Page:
New proposals to give business groups further powers to challenge unfair payment terms and practices on behalf of their members have been unveiled recently (3 February 2015).
The government is bringing in tough new laws and bulking up existing codes of practice to tackle the issues of late payment and other unfair payment practices. The measures include:
- consulting on ways to tackle poor payment practices, such as by giving representative bodies greater powers to challenge grossly unfair payment terms and practices
- leading by example on public sector procurement
- new laws to increase transparency on the payment practices of large and listed companies and help change corporate payment culture
- toughening up the Prompt Payment Code
- giving the Groceries Code Adjudicator the power to fine supermarkets for breaching the Groceries Supply Code of Practice
Representative bodies such as the Federation of Small Businesses (FSB) have played an important role in raising the profile of payment issues.
Giving these organisations further powers to challenge unfair payment terms, on behalf of their members, could give small businesses more confidence to speak out against the poor practices of their larger customers.
Business Secretary Vince Cable said recently:
Large companies using their economic might to impose unreasonable terms on their suppliers causes real problems for small businesses. It is a significant issue and there is agreement that we need to keep the pressure up to bring about real change.
This is about making the UK a fairer and more trusted place to do business.
Business Minister Matthew Hancock said recently:
Small businesses are the economic backbone of the UK, but some large companies are squeezing the life out of them by imposing unreasonable payment terms. This behaviour must stop, once and for all.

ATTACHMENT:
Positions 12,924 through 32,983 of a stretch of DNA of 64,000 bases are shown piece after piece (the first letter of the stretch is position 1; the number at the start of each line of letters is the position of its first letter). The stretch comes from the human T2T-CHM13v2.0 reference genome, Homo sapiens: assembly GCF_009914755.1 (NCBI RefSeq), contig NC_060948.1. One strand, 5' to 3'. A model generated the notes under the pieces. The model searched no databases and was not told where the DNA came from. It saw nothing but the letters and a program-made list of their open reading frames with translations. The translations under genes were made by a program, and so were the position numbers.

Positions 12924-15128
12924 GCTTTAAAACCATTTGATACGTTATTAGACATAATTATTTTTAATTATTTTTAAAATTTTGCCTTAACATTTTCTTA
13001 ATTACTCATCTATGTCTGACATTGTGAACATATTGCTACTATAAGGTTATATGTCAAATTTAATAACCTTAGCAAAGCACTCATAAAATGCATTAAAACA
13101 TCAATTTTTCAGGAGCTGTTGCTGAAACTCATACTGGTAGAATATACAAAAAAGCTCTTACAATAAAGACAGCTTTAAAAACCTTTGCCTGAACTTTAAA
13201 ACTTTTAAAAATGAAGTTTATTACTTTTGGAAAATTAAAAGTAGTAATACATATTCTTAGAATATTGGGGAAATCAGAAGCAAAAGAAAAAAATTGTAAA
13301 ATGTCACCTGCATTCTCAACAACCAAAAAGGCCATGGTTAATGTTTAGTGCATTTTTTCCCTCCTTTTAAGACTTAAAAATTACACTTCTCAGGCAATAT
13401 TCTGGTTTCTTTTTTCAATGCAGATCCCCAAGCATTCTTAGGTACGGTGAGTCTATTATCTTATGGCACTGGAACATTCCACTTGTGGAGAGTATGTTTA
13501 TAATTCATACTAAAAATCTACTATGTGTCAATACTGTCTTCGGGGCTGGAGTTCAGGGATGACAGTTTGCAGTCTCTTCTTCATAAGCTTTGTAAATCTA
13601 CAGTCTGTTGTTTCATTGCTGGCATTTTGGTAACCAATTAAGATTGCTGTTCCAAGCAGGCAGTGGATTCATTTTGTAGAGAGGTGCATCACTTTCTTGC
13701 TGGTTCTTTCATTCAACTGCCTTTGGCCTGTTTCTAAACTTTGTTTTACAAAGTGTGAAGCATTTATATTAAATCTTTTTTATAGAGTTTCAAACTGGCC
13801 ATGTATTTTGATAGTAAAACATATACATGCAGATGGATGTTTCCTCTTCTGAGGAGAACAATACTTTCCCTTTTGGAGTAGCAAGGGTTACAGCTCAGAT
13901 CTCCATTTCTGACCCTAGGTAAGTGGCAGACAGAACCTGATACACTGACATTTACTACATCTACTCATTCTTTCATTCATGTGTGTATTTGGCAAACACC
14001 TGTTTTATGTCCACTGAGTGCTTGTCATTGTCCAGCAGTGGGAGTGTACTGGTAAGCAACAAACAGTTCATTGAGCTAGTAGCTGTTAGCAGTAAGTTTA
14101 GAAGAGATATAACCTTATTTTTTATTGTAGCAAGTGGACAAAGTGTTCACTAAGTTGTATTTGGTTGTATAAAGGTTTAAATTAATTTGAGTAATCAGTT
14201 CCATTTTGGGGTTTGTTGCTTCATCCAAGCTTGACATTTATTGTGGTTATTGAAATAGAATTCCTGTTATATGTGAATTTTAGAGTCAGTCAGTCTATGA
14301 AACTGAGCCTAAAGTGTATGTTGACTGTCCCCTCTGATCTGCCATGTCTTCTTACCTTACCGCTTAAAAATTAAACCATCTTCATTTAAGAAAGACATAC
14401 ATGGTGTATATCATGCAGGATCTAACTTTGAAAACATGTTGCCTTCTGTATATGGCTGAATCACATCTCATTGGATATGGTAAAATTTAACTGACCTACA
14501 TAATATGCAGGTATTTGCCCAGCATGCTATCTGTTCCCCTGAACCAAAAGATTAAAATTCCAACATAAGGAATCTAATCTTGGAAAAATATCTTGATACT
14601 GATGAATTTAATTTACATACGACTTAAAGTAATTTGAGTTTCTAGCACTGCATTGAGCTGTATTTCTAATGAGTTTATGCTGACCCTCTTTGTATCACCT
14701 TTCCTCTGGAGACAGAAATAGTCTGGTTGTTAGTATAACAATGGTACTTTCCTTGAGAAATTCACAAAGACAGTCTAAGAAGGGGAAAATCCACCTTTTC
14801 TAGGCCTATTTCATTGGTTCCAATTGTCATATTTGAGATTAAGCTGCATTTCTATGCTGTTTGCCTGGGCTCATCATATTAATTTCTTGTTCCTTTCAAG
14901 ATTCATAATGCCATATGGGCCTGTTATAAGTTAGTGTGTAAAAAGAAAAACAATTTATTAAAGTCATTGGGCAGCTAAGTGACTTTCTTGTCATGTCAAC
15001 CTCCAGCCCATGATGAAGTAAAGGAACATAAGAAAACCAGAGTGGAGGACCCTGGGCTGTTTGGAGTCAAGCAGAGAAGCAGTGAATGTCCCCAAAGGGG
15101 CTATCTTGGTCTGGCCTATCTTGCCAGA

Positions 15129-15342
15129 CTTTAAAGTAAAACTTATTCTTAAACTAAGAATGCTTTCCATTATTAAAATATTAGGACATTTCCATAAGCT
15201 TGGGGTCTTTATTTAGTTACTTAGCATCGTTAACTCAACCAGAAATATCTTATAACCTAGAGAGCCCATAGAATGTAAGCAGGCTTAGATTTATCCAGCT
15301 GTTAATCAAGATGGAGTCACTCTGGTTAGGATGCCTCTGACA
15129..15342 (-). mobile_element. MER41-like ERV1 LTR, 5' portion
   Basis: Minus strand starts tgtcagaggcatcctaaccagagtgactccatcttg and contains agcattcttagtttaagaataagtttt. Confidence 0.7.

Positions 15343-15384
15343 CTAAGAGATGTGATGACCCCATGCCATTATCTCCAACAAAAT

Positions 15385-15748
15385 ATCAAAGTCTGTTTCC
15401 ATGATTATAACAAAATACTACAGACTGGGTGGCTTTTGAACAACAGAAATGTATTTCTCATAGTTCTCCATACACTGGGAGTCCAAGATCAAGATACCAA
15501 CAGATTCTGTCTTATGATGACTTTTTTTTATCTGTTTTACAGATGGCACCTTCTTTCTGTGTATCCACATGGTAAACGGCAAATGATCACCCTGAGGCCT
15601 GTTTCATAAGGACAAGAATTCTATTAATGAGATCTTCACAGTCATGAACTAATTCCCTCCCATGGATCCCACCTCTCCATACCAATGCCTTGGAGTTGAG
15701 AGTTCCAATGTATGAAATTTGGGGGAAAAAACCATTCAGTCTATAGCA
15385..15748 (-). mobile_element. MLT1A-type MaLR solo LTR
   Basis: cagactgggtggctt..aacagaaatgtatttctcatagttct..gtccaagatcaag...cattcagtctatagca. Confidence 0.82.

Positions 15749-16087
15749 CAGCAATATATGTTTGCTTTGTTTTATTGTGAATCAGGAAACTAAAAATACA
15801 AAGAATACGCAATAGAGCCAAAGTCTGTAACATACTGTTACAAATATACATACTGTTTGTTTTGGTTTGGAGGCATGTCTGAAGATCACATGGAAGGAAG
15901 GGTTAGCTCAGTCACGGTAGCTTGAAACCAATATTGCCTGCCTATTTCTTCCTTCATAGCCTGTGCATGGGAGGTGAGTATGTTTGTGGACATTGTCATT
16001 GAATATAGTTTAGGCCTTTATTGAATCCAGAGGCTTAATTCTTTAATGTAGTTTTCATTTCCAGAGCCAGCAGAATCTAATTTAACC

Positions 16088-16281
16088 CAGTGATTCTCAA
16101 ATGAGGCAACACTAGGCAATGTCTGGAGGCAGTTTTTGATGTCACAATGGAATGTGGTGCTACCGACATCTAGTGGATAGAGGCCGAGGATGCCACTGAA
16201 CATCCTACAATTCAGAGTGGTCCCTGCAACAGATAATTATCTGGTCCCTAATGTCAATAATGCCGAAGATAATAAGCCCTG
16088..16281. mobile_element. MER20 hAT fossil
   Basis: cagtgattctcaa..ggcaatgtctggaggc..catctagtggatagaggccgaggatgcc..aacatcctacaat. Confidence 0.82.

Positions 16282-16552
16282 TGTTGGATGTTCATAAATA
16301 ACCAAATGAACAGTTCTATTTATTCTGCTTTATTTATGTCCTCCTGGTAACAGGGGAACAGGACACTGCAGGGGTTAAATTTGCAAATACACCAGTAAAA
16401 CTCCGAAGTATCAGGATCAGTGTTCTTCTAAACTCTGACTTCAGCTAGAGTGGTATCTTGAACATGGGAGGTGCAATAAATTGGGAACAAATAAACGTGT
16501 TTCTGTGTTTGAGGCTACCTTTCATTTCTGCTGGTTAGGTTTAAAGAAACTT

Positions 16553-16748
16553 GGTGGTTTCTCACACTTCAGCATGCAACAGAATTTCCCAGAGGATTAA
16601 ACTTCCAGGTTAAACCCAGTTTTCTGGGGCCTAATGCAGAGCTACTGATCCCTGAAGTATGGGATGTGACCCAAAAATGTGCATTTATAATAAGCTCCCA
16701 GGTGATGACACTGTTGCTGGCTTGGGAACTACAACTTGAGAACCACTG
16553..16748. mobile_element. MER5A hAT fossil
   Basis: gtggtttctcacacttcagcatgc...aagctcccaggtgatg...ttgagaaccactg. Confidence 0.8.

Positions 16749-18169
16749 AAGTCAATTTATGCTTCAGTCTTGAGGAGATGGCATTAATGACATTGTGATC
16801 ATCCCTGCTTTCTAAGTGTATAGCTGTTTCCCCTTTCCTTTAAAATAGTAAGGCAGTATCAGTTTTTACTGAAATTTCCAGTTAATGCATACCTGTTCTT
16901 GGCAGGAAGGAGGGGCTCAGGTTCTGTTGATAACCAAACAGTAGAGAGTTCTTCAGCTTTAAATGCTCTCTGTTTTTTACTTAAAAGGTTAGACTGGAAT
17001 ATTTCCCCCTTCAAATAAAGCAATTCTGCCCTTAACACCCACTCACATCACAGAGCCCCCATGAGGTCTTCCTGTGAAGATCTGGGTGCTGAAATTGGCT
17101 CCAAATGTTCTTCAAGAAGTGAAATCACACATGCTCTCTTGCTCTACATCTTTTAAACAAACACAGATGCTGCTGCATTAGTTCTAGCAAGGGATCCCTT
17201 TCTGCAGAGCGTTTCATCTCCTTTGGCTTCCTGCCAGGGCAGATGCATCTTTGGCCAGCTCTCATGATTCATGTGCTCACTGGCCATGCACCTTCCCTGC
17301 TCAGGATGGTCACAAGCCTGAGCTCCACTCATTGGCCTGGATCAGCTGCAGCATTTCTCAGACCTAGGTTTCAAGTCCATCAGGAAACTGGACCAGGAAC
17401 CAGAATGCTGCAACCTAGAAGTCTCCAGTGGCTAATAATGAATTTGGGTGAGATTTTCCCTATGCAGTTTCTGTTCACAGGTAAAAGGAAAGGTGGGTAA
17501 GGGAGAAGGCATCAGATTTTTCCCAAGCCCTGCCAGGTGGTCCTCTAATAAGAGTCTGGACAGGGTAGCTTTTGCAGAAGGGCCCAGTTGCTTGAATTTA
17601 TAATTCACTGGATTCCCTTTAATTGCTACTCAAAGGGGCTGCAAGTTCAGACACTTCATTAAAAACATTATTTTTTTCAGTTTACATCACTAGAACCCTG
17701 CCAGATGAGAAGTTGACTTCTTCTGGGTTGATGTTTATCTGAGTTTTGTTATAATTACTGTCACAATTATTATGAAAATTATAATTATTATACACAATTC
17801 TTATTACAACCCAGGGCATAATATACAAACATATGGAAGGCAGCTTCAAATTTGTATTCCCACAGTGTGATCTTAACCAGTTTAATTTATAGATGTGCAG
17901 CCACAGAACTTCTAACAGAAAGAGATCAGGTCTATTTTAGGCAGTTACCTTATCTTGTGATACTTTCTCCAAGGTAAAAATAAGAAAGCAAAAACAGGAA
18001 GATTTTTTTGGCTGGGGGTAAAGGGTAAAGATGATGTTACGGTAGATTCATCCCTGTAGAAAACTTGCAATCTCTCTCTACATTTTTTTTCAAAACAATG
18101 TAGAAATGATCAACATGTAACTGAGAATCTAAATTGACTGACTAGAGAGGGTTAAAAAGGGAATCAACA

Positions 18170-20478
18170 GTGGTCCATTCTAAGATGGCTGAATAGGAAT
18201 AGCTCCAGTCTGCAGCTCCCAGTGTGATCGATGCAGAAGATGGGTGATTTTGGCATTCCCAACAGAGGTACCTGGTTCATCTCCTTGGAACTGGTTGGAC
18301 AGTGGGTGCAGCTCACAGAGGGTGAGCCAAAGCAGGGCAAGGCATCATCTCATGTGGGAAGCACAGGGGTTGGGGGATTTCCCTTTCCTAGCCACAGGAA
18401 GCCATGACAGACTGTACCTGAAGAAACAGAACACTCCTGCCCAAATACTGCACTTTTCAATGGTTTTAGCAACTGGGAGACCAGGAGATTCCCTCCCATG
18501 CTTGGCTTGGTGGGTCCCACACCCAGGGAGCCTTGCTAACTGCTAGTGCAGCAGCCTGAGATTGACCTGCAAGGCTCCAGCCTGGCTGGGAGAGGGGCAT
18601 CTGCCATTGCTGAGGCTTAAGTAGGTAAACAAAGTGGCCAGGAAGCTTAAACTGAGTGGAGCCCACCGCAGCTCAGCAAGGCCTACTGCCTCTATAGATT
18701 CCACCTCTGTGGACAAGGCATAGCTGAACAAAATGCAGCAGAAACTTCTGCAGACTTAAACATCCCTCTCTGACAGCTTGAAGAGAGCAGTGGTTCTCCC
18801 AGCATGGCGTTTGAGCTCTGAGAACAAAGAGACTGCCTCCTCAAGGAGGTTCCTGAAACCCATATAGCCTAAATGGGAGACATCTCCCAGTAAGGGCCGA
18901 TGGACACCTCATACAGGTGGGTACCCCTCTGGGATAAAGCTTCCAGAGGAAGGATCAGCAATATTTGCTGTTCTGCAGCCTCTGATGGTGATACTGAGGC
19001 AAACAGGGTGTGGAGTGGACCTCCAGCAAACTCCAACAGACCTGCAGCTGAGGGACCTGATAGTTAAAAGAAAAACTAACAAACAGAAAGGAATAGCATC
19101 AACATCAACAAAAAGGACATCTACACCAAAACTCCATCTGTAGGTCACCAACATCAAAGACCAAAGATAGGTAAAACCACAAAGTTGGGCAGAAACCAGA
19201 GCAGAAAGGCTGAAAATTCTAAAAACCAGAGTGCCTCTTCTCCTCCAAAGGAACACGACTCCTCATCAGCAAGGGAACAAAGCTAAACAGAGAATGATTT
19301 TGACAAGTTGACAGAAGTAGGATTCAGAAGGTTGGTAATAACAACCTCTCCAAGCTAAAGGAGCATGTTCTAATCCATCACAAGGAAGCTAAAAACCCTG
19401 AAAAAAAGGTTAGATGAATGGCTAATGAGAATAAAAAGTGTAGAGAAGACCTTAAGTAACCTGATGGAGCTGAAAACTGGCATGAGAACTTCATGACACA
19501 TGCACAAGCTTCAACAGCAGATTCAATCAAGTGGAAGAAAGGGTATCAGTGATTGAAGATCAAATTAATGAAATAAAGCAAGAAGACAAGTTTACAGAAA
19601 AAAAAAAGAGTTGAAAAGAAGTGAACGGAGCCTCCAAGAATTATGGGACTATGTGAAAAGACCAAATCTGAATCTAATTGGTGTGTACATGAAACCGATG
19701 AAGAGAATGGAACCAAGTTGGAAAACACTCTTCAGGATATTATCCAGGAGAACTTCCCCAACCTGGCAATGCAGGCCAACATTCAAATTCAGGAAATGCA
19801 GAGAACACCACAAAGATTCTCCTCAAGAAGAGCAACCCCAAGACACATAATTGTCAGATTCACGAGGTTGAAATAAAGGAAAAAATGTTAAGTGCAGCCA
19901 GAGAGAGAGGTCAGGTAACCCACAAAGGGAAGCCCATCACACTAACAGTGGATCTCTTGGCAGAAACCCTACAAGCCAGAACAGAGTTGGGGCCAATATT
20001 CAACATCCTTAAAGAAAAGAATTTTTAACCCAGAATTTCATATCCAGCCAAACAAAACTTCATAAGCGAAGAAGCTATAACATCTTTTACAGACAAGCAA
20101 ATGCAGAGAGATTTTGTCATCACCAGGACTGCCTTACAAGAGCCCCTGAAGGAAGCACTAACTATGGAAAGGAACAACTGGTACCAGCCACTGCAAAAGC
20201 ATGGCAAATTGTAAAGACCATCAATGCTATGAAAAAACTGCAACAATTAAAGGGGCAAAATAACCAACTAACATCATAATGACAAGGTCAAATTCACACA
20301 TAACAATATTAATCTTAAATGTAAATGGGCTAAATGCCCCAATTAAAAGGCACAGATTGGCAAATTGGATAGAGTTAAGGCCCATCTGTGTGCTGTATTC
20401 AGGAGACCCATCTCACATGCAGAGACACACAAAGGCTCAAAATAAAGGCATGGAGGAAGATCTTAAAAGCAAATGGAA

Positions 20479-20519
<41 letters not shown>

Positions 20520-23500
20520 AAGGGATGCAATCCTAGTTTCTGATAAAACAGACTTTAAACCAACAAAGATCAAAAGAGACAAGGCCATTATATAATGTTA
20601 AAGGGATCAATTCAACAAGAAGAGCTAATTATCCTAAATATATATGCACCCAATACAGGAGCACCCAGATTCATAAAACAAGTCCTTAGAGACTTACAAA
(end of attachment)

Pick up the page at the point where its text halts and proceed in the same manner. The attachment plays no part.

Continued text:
I want to pay tribute to the efforts of the FSB in highlighting these payment practices and for working with us to start stamping them out.
Greater transparency is key and we are setting an example in government, by committing to paying 80% of our invoices within 5 days, with a maximum of 30-day terms on all public sector contracts.
The Recently consultation on widening the powers available to representative bodies to challenge grossly unfair terms and practices in relation to late payment covers:
- who might be covered by a representative claim (individual businesses or groups of businesses)
- which organisations can bring a claim
- options for dispute resolution
- the resources available to bring a case
- whether to further refine the definition of ‘grossly unfair’ payment practices
The announcement follows a Downing Street summit on payment practices, co-chaired by Matthew Hancock and Sir Win Bischoff, Chairman of the Financial Reporting Council. Attendees also included representatives from FTSE 350 and international companies, as well as suppliers and small businesses.